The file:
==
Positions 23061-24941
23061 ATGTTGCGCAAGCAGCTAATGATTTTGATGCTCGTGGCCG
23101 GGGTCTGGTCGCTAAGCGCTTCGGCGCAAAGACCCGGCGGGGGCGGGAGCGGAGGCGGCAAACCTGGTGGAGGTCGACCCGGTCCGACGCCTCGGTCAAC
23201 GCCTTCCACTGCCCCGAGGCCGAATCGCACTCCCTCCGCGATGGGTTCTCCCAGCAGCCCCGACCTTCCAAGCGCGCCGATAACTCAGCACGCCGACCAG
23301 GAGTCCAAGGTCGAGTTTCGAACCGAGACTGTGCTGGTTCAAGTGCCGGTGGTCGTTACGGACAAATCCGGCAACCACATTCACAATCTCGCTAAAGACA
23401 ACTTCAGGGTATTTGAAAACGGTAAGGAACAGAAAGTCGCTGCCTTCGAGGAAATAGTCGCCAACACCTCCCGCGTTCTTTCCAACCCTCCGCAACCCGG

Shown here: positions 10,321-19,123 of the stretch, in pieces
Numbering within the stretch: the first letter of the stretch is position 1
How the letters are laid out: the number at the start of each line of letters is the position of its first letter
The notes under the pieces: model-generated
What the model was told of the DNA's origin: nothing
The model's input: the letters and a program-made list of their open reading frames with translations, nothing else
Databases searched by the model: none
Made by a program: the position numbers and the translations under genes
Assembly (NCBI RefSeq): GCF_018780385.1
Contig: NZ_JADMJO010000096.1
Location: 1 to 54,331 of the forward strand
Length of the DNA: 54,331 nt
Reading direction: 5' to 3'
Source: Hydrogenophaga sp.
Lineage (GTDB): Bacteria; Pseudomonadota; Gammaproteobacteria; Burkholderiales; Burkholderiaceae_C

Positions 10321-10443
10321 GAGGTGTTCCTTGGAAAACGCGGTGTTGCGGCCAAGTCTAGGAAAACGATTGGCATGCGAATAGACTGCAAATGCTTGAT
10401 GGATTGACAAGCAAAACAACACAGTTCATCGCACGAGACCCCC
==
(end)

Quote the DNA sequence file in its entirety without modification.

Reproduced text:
Positions 23061-24941
23061 ATGTTGCGCAAGCAGCTAATGATTTTGATGCTCGTGGCCG
23101 GGGTCTGGTCGCTAAGCGCTTCGGCGCAAAGACCCGGCGGGGGCGGGAGCGGAGGCGGCAAACCTGGTGGAGGTCGACCCGGTCCGACGCCTCGGTCAAC
23201 GCCTTCCACTGCCCCGAGGCCGAATCGCACTCCCTCCGCGATGGGTTCTCCCAGCAGCCCCGACCTTCCAAGCGCGCCGATAACTCAGCACGCCGACCAG
23301 GAGTCCAAGGTCGAGTTTCGAACCGAGACTGTGCTGGTTCAAGTGCCGGTGGTCGTTACGGACAAATCCGGCAACCACATTCACAATCTCGCTAAAGACA
23401 ACTTCAGGGTATTTGAAAACGGTAAGGAACAGAAAGTCGCTGCCTTCGAGGAAATAGTCGCCAACACCTCCCGCGTTCTTTCCAACCCTCCGCAACCCGG

Shown here: positions 10,321-19,123 of the stretch, in pieces
Numbering within the stretch: the first letter of the stretch is position 1
How the letters are laid out: the number at the start of each line of letters is the position of its first letter
The notes under the pieces: model-generated
What the model was told of the DNA's origin: nothing
The model's input: the letters and a program-made list of their open reading frames with translations, nothing else
Databases searched by the model: none
Made by a program: the position numbers and the translations under genes
Assembly (NCBI RefSeq): GCF_018780385.1
Contig: NZ_JADMJO010000096.1
Location: 1 to 54,331 of the forward strand
Length of the DNA: 54,331 nt
Reading direction: 5' to 3'
Source: Hydrogenophaga sp.
Lineage (GTDB): Bacteria; Pseudomonadota; Gammaproteobacteria; Burkholderiales; Burkholderiaceae_C

Positions 10321-10443
10321 GAGGTGTTCCTTGGAAAACGCGGTGTTGCGGCCAAGTCTAGGAAAACGATTGGCATGCGAATAGACTGCAAATGCTTGAT
10401 GGATTGACAAGCAAAACAACACAGTTCATCGCACGAGACCCCC